The COVID-19 pandemic has presented countless challenges for the healthcare sector, including the ongoing provision of clinical trials. Medical Oncologist and ANZGOG member Dr Allison Black explains her experience with telehealth clinical trials. As part of Cervical Cancer Awareness week, Natalia shares her story of being a participant in a cervical cancer clinical trial.

Portrait of Dr Allison Black, Medical Oncologist

Dr. Allison Black, ANZGOG member and Medical Oncologist at the Royal Hobart Hospital

When the COVID-19 pandemic began in Australia, Natalia’s cervical cancer clinical trial was indefinitely placed on hold. “It was terrifying to think about how long I might have to go without access to the treatment. When I found out that I would be able to resume treatment on the trial in Hobart I was extremely relieved.”

Interstate travel restrictions have presented challenges to the continued efforts of Hobart’s oncologists. Dr Allison Black, a medical oncologist at the Royal Hobart Hospital saw this as a major obstacle for the ongoing treatment of patients with cancer. “In regional centres such as Hobart, although we have a large, vibrant trials centre, it is not possible to offer trials for all rare tumours types. Therefore, our patients are required to travel interstate the access trials. Tele trials were the answer to this huge challenge.”

Telehealth involves the use of communication technology such as phones or webcams to facilitate consultations between health professionals and patients.

The implementation of telehealth clinical trials came with a new set of challenges. “Our current Tasmanian clinical trials agreements do not allow for Tasmania to act as a satellite site for clinical trials. Likewise, we currently have our own ethics committee. Ultimately the telehealth trial was made possible through a number of dedicated staff at the Alfred Hospital and the Royal Hobart Hospital who worked tirelessly and quickly to find solutions.”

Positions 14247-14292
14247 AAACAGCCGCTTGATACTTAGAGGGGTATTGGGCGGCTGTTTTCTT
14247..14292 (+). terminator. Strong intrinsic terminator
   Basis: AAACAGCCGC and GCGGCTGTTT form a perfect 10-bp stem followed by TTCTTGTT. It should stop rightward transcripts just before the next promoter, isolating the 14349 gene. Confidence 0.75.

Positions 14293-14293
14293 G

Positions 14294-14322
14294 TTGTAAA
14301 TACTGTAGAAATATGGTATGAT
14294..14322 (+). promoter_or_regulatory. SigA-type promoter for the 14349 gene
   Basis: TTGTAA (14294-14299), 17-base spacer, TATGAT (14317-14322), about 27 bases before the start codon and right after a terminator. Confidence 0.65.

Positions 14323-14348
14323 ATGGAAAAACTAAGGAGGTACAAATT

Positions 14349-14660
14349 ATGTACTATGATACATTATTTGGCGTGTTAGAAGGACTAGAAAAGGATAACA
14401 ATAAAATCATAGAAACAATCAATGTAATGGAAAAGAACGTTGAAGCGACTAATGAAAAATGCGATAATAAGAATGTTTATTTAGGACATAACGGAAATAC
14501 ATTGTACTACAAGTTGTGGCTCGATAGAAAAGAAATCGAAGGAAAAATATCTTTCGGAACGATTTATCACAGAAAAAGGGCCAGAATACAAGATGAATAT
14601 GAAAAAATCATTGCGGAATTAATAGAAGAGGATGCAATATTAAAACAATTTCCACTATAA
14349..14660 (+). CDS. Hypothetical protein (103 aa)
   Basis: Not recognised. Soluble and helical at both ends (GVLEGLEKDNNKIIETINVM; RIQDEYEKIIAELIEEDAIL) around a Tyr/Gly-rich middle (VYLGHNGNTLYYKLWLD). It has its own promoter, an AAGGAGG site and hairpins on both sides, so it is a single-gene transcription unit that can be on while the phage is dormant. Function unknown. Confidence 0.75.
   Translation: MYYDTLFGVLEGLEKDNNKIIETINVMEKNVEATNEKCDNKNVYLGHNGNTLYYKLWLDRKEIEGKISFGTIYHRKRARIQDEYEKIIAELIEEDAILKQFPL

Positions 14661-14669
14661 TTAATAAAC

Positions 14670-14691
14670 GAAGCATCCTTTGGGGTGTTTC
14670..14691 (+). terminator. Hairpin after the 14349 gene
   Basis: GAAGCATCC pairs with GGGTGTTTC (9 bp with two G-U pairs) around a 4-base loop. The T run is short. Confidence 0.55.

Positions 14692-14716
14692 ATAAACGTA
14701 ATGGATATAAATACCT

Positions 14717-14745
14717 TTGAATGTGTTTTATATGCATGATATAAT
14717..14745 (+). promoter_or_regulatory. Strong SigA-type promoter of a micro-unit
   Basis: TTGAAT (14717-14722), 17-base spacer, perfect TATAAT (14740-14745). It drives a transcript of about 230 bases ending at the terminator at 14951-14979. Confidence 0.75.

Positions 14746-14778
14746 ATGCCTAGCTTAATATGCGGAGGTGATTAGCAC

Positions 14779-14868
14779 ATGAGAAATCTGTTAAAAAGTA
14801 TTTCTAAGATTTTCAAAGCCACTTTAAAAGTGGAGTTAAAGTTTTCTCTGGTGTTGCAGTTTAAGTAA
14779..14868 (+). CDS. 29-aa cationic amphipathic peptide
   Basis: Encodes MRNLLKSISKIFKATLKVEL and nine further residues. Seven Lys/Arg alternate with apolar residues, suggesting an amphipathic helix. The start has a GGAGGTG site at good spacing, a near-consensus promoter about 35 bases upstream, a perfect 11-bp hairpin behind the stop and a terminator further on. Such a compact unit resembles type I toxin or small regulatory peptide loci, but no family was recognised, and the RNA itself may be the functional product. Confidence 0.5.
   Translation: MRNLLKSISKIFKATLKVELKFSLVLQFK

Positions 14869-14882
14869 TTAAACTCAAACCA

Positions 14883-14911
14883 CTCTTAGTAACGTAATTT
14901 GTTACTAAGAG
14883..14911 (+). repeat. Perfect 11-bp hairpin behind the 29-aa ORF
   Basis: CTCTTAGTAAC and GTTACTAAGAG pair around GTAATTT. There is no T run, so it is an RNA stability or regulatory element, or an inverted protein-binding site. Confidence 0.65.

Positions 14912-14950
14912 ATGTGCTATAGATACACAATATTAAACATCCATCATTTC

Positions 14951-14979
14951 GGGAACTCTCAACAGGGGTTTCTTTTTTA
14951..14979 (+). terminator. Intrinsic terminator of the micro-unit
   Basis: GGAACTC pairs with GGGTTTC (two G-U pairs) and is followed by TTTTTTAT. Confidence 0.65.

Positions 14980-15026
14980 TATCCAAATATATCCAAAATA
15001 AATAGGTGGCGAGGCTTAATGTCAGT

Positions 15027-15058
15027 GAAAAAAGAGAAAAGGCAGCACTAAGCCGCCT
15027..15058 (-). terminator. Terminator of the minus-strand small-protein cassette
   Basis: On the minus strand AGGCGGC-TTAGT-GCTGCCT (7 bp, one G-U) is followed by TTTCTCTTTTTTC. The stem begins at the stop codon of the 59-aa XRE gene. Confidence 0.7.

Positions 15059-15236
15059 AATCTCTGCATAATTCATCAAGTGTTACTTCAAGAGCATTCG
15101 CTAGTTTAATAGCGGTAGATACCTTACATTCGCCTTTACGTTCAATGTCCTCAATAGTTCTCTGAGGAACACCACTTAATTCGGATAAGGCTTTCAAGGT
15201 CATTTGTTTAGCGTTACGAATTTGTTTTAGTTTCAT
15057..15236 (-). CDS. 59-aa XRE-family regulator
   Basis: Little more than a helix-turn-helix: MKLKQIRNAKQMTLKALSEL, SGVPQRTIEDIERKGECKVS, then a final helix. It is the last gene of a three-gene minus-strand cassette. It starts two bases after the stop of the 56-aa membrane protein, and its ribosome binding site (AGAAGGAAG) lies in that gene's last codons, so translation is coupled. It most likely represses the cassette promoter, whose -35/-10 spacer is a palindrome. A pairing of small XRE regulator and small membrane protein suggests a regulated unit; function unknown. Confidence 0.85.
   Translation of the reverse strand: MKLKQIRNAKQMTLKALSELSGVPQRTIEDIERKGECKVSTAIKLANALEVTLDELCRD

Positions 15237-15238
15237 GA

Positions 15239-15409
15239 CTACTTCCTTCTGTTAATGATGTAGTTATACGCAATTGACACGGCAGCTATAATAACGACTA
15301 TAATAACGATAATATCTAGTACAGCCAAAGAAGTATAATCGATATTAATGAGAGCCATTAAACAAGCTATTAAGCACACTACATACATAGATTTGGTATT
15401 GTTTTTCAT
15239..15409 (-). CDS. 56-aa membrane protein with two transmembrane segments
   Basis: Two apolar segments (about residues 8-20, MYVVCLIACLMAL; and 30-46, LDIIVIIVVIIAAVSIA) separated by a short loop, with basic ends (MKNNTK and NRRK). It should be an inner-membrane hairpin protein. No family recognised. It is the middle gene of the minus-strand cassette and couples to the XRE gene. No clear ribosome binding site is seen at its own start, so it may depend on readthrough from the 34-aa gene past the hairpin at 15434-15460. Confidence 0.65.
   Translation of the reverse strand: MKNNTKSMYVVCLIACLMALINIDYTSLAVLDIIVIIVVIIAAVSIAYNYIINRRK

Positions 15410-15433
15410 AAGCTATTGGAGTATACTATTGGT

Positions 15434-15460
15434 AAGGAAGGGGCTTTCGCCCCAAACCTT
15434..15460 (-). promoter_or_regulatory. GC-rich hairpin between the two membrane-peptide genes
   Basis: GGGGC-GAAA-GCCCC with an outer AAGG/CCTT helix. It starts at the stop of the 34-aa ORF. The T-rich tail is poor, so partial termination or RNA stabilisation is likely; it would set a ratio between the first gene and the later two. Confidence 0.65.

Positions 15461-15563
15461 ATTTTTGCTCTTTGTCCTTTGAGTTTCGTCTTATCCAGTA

“Telehealth trials offer an important option for rarer tumour types in regional centres. Telehealth provides an opportunity to patients that may have traditionally missed out.” – Dr Allison Black

Natalia expressed her gratitude for the novel delivery of clinical trials and attributed her survival to her involvement in the program. She told ANZGOG “it’s probably why I’m still here.” Dr Black says the success of these trials has been the result of the combined efforts of health workers across Hobart. “It was a testament to the dedication of trials teams, Ethics committees and the Health Departments that we were able to find a solution. This solution has kept our patients alive and living well”.

The implementation of telehealth clinical trials has resulted in greater prospects for patients with cancer in the future. “Telehealth trials offer an important option for rarer tumour types in regional centres. Telehealth provides an opportunity to patients that may have traditionally missed out.”

Dr Black is confident about the positive effects of the telehealth clinical trials program. “In addition to the benefits to the patients, the telehealth model allows for collaboration between clinicians around Australia resulting in shared learning which ultimately benefits all involved. Telehealth trials are a valuable tool moving forward for cancer patients. The tremendous work that regional clinical trials centres are currently performing can not be overlooked.”

Virtually every advance in cancer survival has been made on the back of clinical trials. Clinical trials allow new treatments to be scientifically proven as safe and effective before being placed into everyday practice. To learn more about clinical trials click here